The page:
...In addition, numerous economists have said that cuts in capital-gains taxes do not pay for themselves, let alone increase revenue. In an article published in the Journal of Public Economics, N. Gregory Mankiw -- former chairman of President Bush's Council of Economic Advisers -- and Matthew Weinzierl asked, "To what extent does a tax cut pay for itself?" Mankiw and Weinzierl concluded, "In almost all cases, tax cuts are partly self-financing. This is especially true for cuts in capital income taxes" [emphasis added]. Discussing those findings in a 2007 blog post, Mankiw noted, "Matthew Weinzierl and I estimated that a broad-based income tax cut (applying to both capital and labor income) would recoup only about a quarter of the lost revenue through supply-side growth effects. For a cut in capital income taxes, the feedback is larger -- about 50 percent -- but still well under 100 percent." A May 17, 2006, Knight Ridder Newspapers article citing Mankiw's study noted that "paybacks of 50 ... percent still mean a net revenue loss for the Treasury." The article also reported, "Treasury Secretary John Snow conceded Tuesday that the much-touted tax cuts for capital gains and dividend income don't drive today's strong economy. Asked by Knight Ridder if the tax reductions paid for themselves, Snow acknowledged that they don't."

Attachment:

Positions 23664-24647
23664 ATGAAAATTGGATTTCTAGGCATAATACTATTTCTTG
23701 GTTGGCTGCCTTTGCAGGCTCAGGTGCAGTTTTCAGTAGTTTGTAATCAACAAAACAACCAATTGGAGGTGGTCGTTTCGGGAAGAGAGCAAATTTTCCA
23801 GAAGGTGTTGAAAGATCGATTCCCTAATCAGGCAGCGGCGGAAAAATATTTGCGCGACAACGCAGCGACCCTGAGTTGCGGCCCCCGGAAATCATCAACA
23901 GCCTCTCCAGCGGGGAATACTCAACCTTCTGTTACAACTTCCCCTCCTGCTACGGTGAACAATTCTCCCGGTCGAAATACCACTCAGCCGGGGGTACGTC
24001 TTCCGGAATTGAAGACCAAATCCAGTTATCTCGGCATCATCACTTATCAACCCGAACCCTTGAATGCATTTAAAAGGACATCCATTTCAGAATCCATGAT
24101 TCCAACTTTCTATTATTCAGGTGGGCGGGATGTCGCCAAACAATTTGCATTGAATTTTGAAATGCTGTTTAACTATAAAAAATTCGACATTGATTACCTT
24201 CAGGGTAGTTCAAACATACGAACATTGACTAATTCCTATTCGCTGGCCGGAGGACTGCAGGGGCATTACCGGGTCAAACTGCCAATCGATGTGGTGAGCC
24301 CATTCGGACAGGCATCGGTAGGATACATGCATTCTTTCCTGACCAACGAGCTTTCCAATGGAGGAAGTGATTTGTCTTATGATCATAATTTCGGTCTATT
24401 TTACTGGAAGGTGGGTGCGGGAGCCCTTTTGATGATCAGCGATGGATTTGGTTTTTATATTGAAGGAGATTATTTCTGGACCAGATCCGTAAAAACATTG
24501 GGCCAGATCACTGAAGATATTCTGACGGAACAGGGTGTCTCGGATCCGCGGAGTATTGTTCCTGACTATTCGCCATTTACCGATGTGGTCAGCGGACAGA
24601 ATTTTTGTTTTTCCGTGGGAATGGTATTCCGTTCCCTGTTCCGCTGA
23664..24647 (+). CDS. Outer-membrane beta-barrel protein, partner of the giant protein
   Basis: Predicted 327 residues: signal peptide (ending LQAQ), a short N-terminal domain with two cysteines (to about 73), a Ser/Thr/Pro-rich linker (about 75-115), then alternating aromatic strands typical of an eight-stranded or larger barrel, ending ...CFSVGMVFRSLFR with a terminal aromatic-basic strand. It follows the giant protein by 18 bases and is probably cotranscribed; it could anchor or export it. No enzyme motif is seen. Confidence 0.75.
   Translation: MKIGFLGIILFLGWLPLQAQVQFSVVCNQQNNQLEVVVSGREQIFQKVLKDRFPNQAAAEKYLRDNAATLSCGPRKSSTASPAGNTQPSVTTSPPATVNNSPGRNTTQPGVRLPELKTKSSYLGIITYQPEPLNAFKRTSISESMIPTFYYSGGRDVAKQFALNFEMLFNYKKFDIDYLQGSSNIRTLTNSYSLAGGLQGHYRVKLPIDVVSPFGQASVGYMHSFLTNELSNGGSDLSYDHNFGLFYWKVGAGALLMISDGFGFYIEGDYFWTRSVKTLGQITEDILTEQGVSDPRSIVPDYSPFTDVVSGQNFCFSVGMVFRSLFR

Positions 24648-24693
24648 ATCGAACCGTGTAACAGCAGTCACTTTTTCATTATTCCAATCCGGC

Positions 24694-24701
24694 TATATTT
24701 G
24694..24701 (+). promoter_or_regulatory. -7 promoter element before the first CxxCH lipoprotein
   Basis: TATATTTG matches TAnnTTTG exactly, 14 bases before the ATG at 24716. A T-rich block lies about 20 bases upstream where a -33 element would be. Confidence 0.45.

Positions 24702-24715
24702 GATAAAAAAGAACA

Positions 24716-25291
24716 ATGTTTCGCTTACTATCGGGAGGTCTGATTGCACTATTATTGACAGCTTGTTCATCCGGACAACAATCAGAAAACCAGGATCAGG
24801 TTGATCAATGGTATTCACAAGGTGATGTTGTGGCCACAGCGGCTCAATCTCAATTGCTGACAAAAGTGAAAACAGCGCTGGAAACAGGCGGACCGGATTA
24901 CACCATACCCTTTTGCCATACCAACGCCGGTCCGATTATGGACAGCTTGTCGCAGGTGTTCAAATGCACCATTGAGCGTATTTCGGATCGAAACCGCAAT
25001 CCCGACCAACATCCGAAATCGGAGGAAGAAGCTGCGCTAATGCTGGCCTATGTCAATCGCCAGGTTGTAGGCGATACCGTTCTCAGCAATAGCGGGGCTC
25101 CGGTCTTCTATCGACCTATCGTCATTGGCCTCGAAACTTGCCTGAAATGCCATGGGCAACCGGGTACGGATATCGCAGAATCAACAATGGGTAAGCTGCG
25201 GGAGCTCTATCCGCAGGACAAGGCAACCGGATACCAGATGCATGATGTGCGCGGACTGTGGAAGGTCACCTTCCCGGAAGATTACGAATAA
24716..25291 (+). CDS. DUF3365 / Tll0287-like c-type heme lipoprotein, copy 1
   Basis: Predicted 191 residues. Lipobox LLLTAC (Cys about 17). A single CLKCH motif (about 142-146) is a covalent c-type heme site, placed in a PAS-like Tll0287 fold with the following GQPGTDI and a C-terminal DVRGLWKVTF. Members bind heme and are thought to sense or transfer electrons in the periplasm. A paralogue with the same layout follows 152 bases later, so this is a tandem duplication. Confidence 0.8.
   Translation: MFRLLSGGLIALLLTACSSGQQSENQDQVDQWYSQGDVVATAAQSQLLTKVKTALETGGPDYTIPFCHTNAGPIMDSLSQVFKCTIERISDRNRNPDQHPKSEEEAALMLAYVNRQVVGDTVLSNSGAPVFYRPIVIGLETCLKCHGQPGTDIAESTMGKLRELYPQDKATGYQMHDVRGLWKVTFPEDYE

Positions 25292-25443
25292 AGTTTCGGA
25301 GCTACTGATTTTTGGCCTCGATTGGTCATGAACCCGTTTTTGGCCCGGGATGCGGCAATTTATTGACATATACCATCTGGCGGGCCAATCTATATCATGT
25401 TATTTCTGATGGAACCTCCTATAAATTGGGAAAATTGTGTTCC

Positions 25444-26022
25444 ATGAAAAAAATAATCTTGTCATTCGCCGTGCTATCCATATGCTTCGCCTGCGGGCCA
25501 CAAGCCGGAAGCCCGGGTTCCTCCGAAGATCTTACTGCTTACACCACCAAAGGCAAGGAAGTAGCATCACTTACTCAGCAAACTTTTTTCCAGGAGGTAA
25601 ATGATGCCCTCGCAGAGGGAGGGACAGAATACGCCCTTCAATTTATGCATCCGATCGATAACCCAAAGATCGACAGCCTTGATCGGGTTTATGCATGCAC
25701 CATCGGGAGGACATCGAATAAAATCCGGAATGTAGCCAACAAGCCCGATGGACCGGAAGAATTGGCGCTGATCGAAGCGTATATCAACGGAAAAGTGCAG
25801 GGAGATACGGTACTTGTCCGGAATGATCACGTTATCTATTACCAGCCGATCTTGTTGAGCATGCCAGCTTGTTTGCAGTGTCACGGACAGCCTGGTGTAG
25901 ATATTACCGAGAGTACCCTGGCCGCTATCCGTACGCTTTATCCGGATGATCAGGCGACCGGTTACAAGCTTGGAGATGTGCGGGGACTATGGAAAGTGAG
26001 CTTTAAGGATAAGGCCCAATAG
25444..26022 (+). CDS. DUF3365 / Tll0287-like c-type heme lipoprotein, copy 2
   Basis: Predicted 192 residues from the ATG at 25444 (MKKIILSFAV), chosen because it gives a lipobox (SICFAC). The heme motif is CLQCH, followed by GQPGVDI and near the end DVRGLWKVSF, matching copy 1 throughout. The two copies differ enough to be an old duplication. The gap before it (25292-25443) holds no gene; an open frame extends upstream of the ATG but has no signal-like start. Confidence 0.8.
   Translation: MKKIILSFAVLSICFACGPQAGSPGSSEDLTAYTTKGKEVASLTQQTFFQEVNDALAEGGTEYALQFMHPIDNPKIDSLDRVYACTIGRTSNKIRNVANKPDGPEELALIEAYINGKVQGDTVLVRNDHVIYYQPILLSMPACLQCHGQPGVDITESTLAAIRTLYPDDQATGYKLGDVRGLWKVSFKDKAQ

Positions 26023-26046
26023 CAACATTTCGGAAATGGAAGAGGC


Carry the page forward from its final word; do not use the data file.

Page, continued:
Oh my

Blairsville, GA

#6569 Apr 9, 2013
Synergy wrote:
<quoted text>
http://www.topix.com/forum/city/blairsville-g...
...The sinister Obama machine made sure of it. What has he actually done for all his loyal servants?
No need to check your past postings,
your current crop tells the whole story.
Oh my

Blairsville, GA

#6570 Apr 9, 2013
Glorya wrote:
<quoted text>
Maybe, she'll loosen up.
Tell us, how do you determine gender in this medium?
Glorya

Covington, GA

#6571 Apr 9, 2013
Oh my wrote:
<quoted text>
Tell us, how do you determine gender in this medium?
Guess there is always the possibility of a wicked female witch being trapped inside a man's body. You are very tall with big feet, yeah-highly probable.